It is hard to find any redeeming value in the saga of actor Johnny Depp suing his former wife Amber Heard for defamation. The trial has dragged into public view an array of private failings, to include character flaws, substance abuse and physical violence.

Within this corrosive vortex, one remarkable shift is quietly occurring. With both Depp and Heard testifying about physical violence, the trial has challenged the common perception view that men can never be victims of domestic abuse.

As Heard said in a recording played during the trial: “Tell people it was a fair fight and see what the jury and judge think. Tell the world, Johnny. Tell them, ‘I, Johnny Depp, I’m a victim, too, of domestic violence, and it was a fair fight,’ and see if people believe or side with you.” 

She’s not wrong.

The scope of “The Shadow Pandemic,” an international campaign to spotlight domestic abuse amplified by pandemic lockdowns, is telling. Spearheaded by the United Nations, the campaign categorically ignored men. Months into the pandemic, U.N. Secretary General António Guterres tweeted, “I urge all governments to put women’s safety first as they respond to the pandemic.” There was nothing unusual about Guterres’ appeal. 

The public conversation around domestic abuse rarely mentions men. A New York Times article exclusively catalogued female stories of domestic abuse while a piece in The Wall Street Journal did much the same. Meanwhile, academics studying intimate partner violence, or IPV, during the pandemic characterized the abuse men suffer as “lower severity.” Time and again male vulnerability is written out of the domestic abuse story.

The statistical reality paints a different picture. Investigators from the Centers for Disease Control and Prevention examined a sample of nearly 12,000 young adults in heterosexual relationships and were startled by the results. Women were found to perpetrate physical violence at over double the rate of men and women instigated nearly three-quarters of “nonreciprocal partner violence.” The results shocked the researchers, who wrote, “This is important as violence perpetrated by women is often seen as not serious.”

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This is the deeply uncomfortable — and rarely acknowledged — truth about intimate partner violence. A growing body of literature supports a more nuanced perspective, that men represent a significant number of victims. However, it bears underscoring that while men can be victimized at rates close to women, the severity of the attacks are not the same. Women experience dramatically higher levels of serious violence than men do.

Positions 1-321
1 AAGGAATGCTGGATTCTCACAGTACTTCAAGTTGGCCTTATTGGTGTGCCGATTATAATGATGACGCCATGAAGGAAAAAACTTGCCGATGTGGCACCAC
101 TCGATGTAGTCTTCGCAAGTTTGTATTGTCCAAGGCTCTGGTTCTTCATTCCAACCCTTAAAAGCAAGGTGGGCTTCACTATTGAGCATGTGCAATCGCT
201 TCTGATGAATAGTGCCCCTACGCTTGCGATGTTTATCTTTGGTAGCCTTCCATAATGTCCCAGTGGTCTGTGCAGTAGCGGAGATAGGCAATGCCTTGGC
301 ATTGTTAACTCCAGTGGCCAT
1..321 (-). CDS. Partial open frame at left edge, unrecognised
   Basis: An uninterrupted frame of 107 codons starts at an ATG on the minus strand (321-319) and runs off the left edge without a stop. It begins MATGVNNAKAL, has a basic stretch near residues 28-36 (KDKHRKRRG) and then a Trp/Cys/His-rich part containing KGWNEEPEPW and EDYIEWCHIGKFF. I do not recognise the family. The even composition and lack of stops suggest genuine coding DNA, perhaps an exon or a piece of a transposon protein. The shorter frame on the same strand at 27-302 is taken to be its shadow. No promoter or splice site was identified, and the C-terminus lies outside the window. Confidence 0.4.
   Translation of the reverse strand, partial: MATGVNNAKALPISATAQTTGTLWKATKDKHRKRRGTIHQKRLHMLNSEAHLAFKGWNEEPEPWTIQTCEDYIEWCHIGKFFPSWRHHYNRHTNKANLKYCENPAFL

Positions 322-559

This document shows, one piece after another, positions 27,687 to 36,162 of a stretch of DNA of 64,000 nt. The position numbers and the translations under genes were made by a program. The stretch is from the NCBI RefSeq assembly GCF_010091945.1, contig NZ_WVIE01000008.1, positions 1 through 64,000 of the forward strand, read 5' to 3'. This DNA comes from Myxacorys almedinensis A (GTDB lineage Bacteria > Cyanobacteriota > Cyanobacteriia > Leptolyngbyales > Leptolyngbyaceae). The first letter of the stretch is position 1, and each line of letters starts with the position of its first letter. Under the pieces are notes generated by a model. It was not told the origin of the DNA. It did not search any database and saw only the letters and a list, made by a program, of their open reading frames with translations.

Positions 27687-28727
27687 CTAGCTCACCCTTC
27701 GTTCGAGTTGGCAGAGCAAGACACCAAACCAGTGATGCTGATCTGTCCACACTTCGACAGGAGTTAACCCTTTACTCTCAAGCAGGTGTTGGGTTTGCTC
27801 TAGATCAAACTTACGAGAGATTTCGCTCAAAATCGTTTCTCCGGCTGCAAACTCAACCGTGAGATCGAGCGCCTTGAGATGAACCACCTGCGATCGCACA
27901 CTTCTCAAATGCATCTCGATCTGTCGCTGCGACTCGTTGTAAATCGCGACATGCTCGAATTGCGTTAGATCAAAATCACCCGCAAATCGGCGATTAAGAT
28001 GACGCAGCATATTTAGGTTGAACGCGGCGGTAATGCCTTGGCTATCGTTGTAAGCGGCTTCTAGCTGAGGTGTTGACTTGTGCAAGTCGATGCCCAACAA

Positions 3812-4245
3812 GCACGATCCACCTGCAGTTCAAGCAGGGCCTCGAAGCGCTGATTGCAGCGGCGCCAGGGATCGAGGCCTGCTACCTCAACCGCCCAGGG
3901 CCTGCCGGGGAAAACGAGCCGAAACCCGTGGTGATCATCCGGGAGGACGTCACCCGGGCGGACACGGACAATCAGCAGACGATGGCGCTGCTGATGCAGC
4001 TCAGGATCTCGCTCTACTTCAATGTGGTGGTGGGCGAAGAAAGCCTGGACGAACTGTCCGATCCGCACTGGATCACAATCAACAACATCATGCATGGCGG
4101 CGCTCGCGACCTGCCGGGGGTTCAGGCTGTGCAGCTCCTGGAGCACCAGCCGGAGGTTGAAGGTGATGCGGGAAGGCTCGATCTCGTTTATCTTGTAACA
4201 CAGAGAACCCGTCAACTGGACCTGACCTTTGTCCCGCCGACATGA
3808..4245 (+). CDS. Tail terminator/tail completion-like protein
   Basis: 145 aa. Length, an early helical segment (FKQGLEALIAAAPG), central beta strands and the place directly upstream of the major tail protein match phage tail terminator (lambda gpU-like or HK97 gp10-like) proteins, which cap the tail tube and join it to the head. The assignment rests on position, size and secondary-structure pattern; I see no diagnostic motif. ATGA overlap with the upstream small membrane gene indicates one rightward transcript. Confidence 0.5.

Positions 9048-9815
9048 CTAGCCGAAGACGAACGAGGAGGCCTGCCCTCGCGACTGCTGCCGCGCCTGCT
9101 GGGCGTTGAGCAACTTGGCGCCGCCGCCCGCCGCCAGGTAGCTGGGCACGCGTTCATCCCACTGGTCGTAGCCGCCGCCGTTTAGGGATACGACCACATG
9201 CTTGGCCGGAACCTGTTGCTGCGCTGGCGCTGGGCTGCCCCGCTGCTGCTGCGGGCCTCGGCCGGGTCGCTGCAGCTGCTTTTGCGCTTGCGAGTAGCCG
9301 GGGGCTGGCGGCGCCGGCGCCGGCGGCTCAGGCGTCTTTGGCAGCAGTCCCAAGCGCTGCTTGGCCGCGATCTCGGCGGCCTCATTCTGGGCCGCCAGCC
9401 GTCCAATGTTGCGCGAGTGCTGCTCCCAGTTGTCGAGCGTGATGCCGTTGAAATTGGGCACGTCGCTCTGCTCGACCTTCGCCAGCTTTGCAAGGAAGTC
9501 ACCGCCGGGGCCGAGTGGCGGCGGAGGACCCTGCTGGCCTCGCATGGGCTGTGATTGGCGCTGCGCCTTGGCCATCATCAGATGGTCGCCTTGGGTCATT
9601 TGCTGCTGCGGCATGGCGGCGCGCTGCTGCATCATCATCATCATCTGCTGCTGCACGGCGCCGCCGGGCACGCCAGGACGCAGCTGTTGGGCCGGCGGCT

The social discourse, however, has not caught up to the statistical landscape.

The data runs headlong into the founding mythologies of gender equality organizations that view men as only privileged allies, not vulnerable human beings also in need of care and protection. That is why, despite how noxious the Depp-Heard carnival of unpleasantries has become, male victims of domestic abuse are suddenly coming out of the woodwork. NBC reported that many such men see Depp v. Heard as a “turning point in the stigma against male survivors.” One man told NBC that Depp’s story “lifted a weight” off his shoulders. 

“Mr. Depp is actually brave enough to come forward. I would’ve felt humiliated having to tell the public my 5-foot-2 ex used to beat the crap out of me,” the man said.

His story is a drop in the bucket. According to the article’s author, Kalhan Rosenblatt, there appeared to be “thousands of tweets of victims describing how empowered they’ve felt by Depp’s case.”

Where our attention goes, so goes the money. As one study from the Government of Canada acknowledged, while men experience physical abuse “in significant numbers … little attention has been paid to their needs.” Consequently, even fewer resources are directed to men’s health. By 2019, the United States only had two shelters catering to men who experienced intimate partner abuse, with the oldest dating back to 2015. 

In Texas, a state with roughly the population and gross domestic product of Canada, there exists only one shelter exclusively serving men. While national U.S. women’s shelter figures are hard to come by, for perspective, Canada — a country a tenth the size of America – had 627 operating shelters for women nearly a decade ago. Only 6% of them admitted adult men.

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Heard, then, felt confident challenging Depp to a domestic-abuse battle in the court of public opinion: most of the time men who report abuse aren’t taken seriously. According to one study, only 8% of male victims found abuse hotlines helpful while over 16% “reported the staff made fun (of) them.”

This time, however, many people see not just one unsympathetic witness on the stand, but two. Some polls have found that a majority of Americans believe Depp over Heard, who has reportedly fired her public relations representatives after seeing negative polling.

If nothing else good comes of this trial, perhaps it will finally break gender politics’ zero-sum equation when it comes to intimate partner abuse. Let’s replace it with a nuanced portrait of domestic abuse that serves all survivors, men and women.

Ari David Blaff, a Deseret News contributing writer, is a Canadian journalist who has written for National Review, Tablet, Quillette and the Institute for Family Studies.

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